A common species of reed beds in summer but more often heard than seen.
Whilst the sedge warbler (Acrocephalus schoenobaenus) is a summer breeding visitor to Dorset a significant number of the reports of this species are of those on passage to elsewhere in Britain to breed. As with many summer migrants they arrive over a short period of time generating a peak in reports but the outward journey is spread over a much longer period and so it becomes less obvious to detect from the number of reports. The names of most, not all, warblers are fairly descriptive of their preferred habitat or of their appearance and this is so with the sedge warbler as they nest in deep sedge or reed beds and as Dorset has a number of reed beds the sedge warbler is not uncommon in the locations where suitable habitat exists. Birds seen elsewhere will, in general, be passage migrants.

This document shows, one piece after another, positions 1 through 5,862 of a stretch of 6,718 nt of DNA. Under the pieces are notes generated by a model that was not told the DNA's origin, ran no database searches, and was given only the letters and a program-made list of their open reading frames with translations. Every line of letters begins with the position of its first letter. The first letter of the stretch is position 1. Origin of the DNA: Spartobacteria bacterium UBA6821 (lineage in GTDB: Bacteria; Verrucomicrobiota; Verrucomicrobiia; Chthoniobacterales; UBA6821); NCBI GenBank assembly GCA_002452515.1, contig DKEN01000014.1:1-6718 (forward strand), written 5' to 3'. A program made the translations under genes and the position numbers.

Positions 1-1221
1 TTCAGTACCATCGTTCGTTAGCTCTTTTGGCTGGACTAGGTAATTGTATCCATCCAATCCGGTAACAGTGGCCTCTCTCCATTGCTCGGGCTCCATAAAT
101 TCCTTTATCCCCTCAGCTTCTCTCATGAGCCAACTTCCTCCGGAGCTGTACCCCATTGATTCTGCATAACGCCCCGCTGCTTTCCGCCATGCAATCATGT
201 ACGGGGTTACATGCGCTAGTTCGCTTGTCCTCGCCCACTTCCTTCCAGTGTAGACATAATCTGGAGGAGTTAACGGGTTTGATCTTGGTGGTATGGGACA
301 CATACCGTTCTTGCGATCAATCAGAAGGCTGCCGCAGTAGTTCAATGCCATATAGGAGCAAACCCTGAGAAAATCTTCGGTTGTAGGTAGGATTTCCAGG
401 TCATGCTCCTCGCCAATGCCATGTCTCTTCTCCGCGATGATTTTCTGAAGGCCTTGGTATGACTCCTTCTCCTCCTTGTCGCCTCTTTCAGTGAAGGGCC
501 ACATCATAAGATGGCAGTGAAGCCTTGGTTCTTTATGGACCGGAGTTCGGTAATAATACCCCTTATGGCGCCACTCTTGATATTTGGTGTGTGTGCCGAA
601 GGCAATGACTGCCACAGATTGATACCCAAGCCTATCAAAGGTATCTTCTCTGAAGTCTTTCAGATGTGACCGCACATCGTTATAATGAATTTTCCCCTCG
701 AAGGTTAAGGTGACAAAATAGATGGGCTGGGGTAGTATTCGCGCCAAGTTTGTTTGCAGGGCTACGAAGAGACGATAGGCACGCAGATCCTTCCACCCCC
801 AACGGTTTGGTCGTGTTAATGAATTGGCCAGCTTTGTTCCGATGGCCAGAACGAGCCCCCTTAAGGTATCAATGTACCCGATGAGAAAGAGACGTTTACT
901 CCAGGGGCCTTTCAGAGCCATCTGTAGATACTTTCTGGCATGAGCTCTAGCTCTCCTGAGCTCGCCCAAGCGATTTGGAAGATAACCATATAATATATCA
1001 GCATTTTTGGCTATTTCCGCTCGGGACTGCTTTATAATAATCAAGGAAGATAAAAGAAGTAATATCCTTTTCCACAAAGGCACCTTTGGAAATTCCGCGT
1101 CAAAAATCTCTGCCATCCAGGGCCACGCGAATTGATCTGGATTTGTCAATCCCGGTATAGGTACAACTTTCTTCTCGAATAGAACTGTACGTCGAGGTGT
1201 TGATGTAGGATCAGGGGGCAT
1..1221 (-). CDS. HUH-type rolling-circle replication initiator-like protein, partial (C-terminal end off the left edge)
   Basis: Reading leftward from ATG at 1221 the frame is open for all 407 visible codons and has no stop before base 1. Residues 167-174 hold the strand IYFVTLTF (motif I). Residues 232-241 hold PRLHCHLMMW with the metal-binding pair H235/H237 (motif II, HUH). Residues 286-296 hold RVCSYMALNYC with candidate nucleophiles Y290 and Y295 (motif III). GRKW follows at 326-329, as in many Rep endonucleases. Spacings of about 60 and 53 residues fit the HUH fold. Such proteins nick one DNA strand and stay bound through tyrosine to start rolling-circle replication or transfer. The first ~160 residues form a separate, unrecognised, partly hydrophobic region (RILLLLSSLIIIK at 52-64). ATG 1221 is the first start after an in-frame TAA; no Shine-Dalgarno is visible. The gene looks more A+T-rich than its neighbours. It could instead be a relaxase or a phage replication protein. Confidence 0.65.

The twitter reports would suggest that the sedge warbler arrivals begin quite early in spring in week 12 in late March but the peak for arrivals is between weeks 16 and 19 in April. By early May they are back on their patch and singing in territories and this is when they are most evident as a breeding species. Once their chicks hatch the singing stops and the frantic feeding of young deep in the reed bed starts and so reports tail off and so there are few records between week 23 and week 28 in June and July. Autumn migration south to Africa seems to start around week 29 and continues with the latest report we have being in week 39 in late September but most seem to go in August.
There are records from thirty nine sites in Dorset and the bulk are from river, lake or harbour locations where there are reedbeds; not always large reed beds but size does not seem to be a criteria for the sedge warbler. Given there are few, if any, reed beds on Portland it may seem surprising that Portland produces the most records but it seems Portland is a popular landing point for incoming birds and many are ringed at Portland Bird Observatory each year.
Ticking off sedge warbler on your Dorset list should be quite easy if you visit any reed bed in May where you will hear the sedge warbler's grating song coming from within the reeds.
|Common Name||Sedge Warbler|
|Scientific Name||Acrocephalus schoenobaenus|
|Species Group||Birds Warblers|
Short bursts of harsh warbling song from reeds
|Additional Identification Notes|